Community Information District Boundary Changes - Local Government

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					                    How can we change our local government boundaries??
                  Information for community members on the process for
                         changing local government boundaries.
                    The Local Government Advisory Board is the body established by the
Who can make a      Local Government Act 1995 to assess changes to local government
  proposal?         boundaries. The Board can accept proposals for change from the
                    Minister for Local Government and Regional Development, local
                    governments, and from electors.

                    To lodge a proposal with the Board, electors need to:
 What do you
 need to do?        Complete Form 1 (attached), the required format for a petition from
                    electors. To be valid it requires the names, addresses and signatures of
                    at least 250 or 10% of the total number of affected electors.

                    Include a map showing existing and proposed boundary changes.

                    Outline reasons for the change
                    This may include:
                    −  community of interest
                    −  physical and topographical features
                    −  demographic trends
                    −  economic factors
                    −  the history of the area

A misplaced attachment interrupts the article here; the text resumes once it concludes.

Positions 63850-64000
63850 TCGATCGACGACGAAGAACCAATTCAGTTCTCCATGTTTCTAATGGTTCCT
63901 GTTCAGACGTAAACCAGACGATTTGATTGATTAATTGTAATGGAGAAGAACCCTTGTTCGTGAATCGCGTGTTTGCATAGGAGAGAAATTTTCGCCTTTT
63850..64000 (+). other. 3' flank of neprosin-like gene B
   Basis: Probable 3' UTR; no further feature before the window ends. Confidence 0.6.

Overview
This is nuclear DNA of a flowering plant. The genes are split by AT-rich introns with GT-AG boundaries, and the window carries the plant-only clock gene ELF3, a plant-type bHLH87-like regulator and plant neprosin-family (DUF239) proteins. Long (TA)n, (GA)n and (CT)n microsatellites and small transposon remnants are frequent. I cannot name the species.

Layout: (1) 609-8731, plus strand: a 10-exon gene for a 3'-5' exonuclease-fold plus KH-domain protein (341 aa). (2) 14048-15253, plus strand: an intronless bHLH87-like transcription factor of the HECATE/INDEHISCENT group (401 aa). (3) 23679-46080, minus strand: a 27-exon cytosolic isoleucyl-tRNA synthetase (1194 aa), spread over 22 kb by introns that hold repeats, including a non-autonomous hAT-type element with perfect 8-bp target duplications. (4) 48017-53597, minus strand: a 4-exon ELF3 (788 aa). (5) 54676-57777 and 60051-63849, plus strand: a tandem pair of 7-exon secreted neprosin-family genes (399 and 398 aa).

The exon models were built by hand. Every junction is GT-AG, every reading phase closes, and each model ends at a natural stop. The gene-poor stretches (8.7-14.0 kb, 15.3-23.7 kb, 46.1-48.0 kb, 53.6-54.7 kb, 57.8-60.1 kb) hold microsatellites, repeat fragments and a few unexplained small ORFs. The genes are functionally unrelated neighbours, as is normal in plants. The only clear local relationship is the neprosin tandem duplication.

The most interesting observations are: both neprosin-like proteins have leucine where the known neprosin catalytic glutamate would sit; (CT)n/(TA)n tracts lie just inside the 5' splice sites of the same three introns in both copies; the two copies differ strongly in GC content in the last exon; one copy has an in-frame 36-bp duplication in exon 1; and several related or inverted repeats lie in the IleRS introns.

−  transport and communication
                    −  matters affecting the viability of local governments
                    −  the effective delivery of local government services.

                    Send Form 1, the map and the reasons for change to:

                    Local Government Advisory Board
                    GPO Box R1250
                    PERTH WA 6844

 Need advice?       If you would like to contact the Board to discuss any aspect of your
                    proposal you can telephone Ross Earnshaw 9217 1510 (1800 620 511 for
                    country callers).

                    When the Board receives a proposal, the level and timing of the
What happens        assessment will be determined in relation to the current and expected
   next?            priorities. The assessment may take several months to complete. For
                    example, if a public consultation process is required, a period of six
                    weeks is allowed for the community and local governments to make
                    submissions to the Board.

                    When the assessment is concluded, the Board submits a report and
                    recommendation to the Minister for Local Government and Regional
                    Development who makes the final decision. If the Minister approves the
                    change, then it will take at least two months from this time for the
                    change to be implemented.

  Local Government Advisory Board                                             June 2006

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